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The reasons to come here

Summary

Let’s try to see what is most important in our life. Is it to accumulate wealth ? Is it to gain power or have a hold on others? Is it to defeat those who harm us or hate us? Is it the pursuit of pleasure ? The consequence of all this will lead to even more disappointment and suffering, and contribute to our restless wandering by the accumulation of negative actions.

If instead we understand the futility of it all, we will rather seek the essential: the internal development of a genuine altruism, of contentment, of relaxation and letting go, of mindfulness … That way, we will gradually awaken from this lack of consciousness and walk along the path towards Enlightenment as the Buddha Shakyamuni.

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The Garden of Great Compassion is a hermitage who offers meditation retreats throughout the year. Guided by a qualified teacher, they enable everyone, within a group, to develop and deepen the Path to Enlightenment according to the teachings of the Buddha.

In an environment of mountains, peaceful and favorable for meditation, this place is located in a high valley, the Champsaur, South of Park des Ecrins, in the Hautes-Alpes.

 

During the retreats, the instructions are given on a continuous transmission line and are designed to recognize the nature of mind. Meditation through relaxation and opening, enables a deep understanding of the true nature of the mind. Thus it is possible to get rid of the suffering inherent in all existence. Developing and maintaining love and compassion for all beings and aspiring to enlightenment and liberation from suffering, include all the essential aspects of the Path.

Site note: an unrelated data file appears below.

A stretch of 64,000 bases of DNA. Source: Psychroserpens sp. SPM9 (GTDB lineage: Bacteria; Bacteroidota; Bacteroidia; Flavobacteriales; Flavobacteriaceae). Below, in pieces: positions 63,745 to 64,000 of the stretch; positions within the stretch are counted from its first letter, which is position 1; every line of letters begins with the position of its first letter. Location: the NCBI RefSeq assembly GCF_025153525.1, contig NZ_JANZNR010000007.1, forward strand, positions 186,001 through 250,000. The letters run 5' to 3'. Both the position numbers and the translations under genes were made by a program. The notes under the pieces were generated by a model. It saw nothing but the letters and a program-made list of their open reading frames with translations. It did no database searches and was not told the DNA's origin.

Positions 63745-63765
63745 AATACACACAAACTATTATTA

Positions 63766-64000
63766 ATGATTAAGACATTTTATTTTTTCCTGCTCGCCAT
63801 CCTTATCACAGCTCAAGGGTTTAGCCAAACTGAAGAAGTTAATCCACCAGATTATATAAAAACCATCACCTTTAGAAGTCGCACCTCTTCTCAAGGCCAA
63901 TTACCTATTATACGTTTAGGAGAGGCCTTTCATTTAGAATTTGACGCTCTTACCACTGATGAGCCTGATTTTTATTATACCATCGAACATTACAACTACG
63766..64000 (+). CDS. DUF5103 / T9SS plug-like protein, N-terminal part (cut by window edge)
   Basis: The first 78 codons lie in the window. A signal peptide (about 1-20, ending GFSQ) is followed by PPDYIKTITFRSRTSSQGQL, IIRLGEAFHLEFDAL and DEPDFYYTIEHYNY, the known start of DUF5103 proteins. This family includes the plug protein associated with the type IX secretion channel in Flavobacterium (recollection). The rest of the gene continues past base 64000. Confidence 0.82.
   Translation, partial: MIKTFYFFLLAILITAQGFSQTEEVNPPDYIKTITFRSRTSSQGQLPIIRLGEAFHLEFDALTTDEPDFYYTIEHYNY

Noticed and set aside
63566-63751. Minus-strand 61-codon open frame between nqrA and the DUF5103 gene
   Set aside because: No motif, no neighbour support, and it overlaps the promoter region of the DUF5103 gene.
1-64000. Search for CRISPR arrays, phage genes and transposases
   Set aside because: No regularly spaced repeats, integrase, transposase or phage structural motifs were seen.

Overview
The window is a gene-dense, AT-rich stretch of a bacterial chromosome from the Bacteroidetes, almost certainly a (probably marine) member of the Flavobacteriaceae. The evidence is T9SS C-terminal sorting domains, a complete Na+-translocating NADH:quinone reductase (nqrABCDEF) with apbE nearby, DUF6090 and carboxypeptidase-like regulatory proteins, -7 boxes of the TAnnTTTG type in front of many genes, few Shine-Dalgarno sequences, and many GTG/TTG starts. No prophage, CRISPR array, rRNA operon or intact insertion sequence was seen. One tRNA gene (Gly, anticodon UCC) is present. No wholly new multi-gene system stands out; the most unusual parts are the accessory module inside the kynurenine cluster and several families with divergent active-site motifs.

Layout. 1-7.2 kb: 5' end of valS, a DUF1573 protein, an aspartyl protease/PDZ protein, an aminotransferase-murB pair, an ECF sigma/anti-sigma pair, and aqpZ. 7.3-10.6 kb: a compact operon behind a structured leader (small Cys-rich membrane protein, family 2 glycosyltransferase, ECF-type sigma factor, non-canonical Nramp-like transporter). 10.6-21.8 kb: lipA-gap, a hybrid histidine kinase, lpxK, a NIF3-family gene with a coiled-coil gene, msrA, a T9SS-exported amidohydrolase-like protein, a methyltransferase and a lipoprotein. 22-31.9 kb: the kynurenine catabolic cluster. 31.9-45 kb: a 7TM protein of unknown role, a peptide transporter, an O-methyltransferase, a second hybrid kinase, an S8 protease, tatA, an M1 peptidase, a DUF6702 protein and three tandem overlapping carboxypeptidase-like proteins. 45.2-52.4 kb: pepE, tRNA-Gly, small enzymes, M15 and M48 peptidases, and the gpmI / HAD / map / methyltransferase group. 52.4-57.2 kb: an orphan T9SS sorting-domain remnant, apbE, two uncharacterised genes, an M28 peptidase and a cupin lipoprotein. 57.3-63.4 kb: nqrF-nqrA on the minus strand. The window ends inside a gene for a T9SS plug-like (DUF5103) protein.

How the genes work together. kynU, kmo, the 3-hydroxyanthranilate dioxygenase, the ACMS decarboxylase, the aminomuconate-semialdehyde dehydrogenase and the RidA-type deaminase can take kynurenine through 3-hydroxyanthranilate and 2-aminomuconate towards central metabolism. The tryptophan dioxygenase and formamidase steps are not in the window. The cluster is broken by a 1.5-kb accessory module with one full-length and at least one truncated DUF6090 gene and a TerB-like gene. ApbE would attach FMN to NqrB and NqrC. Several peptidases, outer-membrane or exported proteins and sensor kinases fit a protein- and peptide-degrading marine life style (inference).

The Buddha who came to our world 2500 years ago, wanted to show us the Path to the Ultimate Truth and Authenticity. That is why those who practice the path of enlightenment consider him as their Master and are directly related to him.

He did not guide us towards belief or superstition, but on the contrary towards a way of responsibility, a personal and inner commitment way of mindfulness.

 

Far from delusive promises, this path is that of everyone, it belongs to no one and yet it belongs to all who seek a true way. It does not belong to a people or a particular country nor to a particular language, nor to the masculine or feminine gender.

The path that the Buddha taught is absolutely universal and can be suited to each one according to his aspirations and needs.

Transmissions and the way of teaching refer directly to the authentic Sutras and Tantras of the Buddha, without nevertheless getting lost in a kind of sectarianism.

One must note also that this path is far from the quackery which flourishes nowadays and which provides magic and illusory methods that only mislead others.

The Buddha Path is based on ethics, morality, right behaviour that do not harm others. It leads us to a profound awareness of our own nature and of the world around us. Through the development of awareness, alertness and giving up grasping, it enables us to recognize our true nature which is beyond any conceptualization and expression.

By putting it into practice, there is no doubt that we will see the benefits appear within ourselves. Each of us has the opportunity to enjoy the fruits of such a practice, we just have to practice and give it the essential part of our lives, rather than use it as a minor occasional exercise to obtain a personal well-being and comfort.